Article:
WATKISS TALKS ABOUT THE CREWE HUMILIATION
'I HAVE LOST IN THE PLAY-OFFS AND HAD TO RETIRE THROUGH INJURY, BUT BOTH OF THOSE WERE EASIER TO TAKE THAN SATURDAY...'
Evening Post, 04 September 2002
Mansfield Town's 5-0 defeat at home to Crewe on Saturday was the club's worst league reverse at Field Mill since 1966, bringing an end to the honeymoon period that followed last season's memorable promotion. It hit manager Stuart Watkiss harder than any other football setback, as he tells IAN WILKERSON
You would think the disappointment at hearing his playing days were finished would be the most heartbreaking time in anyone's footballing career.
But, for Mansfield Town boss Stuart Watkiss, the pain he suffered when he had to hang up his boots has now been superceded by watching his team collapse to a 5-0 home defeat against Crewe Alexandra.
It will be five years next Friday since he sustained the ankle ligament injury that, after eight months trying to fight back, forced him to accept his playing career was finally over.
But, now, he feels worse and hopes his players are hurting too.
The statistics speak for themselves.
Saturday's match was the first time since December 1986 that Stags had conceded five goals at home in the league, when they lost 5-1 to Wigan.
It was the first time they had lost 5-0 at home in the league since a defeat against Bournemouth in October 1971.
That defeat now jointly holds the record as Stags' second-worst Football League home defeat, behind the 7-1 drubbing QPR handed out in September 1966.
Watkiss, who first made his debut for Wolves when he was 17, found it hard to hide his disappointment.
He said: "I have lost in the play-offs and had to retire and both of those were easier to take than Saturday.
"I felt humiliated and ashamed because when a team of mine goes out and performs like that, it inevitably reflects on me.
"Obviously, it is frustrating because there is not a lot you can do, but the nature of our business is that the manager is the one who has to take responsibility for the team.
"But it was, by far, the worst experience I have had in football, and that includes when I was told I couldn't play anymore."
The size of Watkiss's squad has not helped the situation, which has now seemed to come to a head.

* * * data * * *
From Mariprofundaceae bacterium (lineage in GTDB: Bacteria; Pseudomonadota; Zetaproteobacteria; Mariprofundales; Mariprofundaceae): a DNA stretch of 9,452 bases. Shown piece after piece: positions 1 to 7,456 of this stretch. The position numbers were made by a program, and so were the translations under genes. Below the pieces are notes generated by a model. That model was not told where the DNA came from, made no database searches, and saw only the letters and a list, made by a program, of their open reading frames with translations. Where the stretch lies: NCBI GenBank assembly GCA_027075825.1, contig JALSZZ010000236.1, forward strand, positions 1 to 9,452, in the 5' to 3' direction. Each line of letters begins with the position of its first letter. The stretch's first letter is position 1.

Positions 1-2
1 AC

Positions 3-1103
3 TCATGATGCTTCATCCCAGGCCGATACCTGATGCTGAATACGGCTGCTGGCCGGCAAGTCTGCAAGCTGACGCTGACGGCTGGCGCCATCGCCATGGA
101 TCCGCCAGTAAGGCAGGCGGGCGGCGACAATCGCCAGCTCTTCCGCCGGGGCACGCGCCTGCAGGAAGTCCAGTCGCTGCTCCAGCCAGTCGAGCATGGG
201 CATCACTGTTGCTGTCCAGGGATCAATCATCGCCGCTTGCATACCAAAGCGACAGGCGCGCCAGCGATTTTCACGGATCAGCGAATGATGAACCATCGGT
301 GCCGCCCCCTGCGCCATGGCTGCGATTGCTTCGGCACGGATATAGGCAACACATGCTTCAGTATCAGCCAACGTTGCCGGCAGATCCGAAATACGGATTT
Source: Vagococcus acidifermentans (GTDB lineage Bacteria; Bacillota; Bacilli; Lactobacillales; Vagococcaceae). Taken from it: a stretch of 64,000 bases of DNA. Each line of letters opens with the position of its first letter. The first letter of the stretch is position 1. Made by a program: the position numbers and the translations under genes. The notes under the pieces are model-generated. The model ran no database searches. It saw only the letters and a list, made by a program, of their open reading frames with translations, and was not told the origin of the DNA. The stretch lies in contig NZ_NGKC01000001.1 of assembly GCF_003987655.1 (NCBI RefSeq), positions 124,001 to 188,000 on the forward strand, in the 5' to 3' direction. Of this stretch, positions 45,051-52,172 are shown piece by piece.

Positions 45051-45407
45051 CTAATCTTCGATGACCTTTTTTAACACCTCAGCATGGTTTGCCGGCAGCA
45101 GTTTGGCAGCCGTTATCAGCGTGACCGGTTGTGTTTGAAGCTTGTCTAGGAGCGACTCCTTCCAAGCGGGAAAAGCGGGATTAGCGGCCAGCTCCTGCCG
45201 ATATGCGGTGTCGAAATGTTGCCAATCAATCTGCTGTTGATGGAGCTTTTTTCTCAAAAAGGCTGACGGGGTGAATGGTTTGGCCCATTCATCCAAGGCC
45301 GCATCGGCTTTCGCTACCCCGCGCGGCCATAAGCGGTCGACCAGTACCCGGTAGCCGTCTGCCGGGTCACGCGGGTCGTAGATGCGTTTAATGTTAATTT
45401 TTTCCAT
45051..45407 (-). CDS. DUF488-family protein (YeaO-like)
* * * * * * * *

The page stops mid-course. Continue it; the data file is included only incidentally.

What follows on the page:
He admits he is quite happy with the 23 players he has assembled for Stags' first assault on Division Two for a decade.
But when ten players queue at physio Barry Statham's door and another, Scott Sellars, is ruled out due to suspension, the manager finds himself without options.
He said: "I stood on the sideline and I was helpless.
"We did know we had to play with a back four but I didn't have the personnel to deal with that and it's a horrible feeling when you look on.
"You know what you need to do but you are unable to do anything about it."
Jamie Clarke was introduced to the action at half-time but Stuart Reddington, who is a central defender and not used to fulfilling a full-back role which requires different qualities, was uncomfortable at right-back.
But there was no way back and, as we all know when we return from a disappointing result, it dwells on the mind and is as hard to shake off as a common cold.
Quite what experiences then manager Tommy Cummings went through after the QPR game 36 years ago are unclear but, in the 21st century, there can be little escape.
Football fills hundreds of column inches on Saturday nights and Sunday mornings and, with matches televised around the clock and analysed in minute detail, it is hard when you want to leave it all behind.
But, somehow, Watkiss managed it and found solace in tales from the Wild West.
He said: "Usually on Sundays I spend all day watching football but it was different this week.
"I didn't watch the live games, Goals on Sunday, The Premiership or anything.
"I just sat and watched old Westerns all day. I didn't pick up a paper until about 9.30 on Sunday night and that was the first time I knew what the other scores were in Division Two.
"You know it's bad when I spend a Sunday doing that."
Having conceded 18 goals already this season, the last nine coming without reply in the last three games, there is plenty of doom and gloom about.
Sometimes the images of Watkiss being carried off by fans after the 2-0 win over Carlisle that gave the Stags promotion seem to have happened an awful long time ago.
But the new season is still only six games old and Watkiss still aims for the stars.
He said: "It was a great disappointment but life goes on. We have still got 120 points to play for and if we win our next 40 games, we will win the league.
"The main thing is that we have to make sure that such a defeat never happens again.
"We have had six games and, apart from Saturday and the defeat against Chesterfield, I think we have been the better side in the other four matches and, in general play, we have adjusted well.
"But Saturday was atrocious and the fans have every right to be disappointed with what happened. What we have to do is remain positive and soldier on."
While talking of records, it is perhaps ironic that Saturday brings Queens Park Rangers - who, a few years ago, would have been contemplating away games at places like Highbury and Old Trafford - to Field Mill.
A dramatic improvement is required, much akin to the encouraging show put together for the visit to Stockport last Monday.
But it is not beyond them and Watkiss will be doing everything in his power to leave August 31 firmly in the past.
"If we are not firing on all cylinders we are going to be in big trouble," he said.
The situation is not grave yet and Watkiss will be hoping he will have more Sundays in the company of Andy Gray and Richard Keys, rather than John Wayne, in the remaining weeks of the season.
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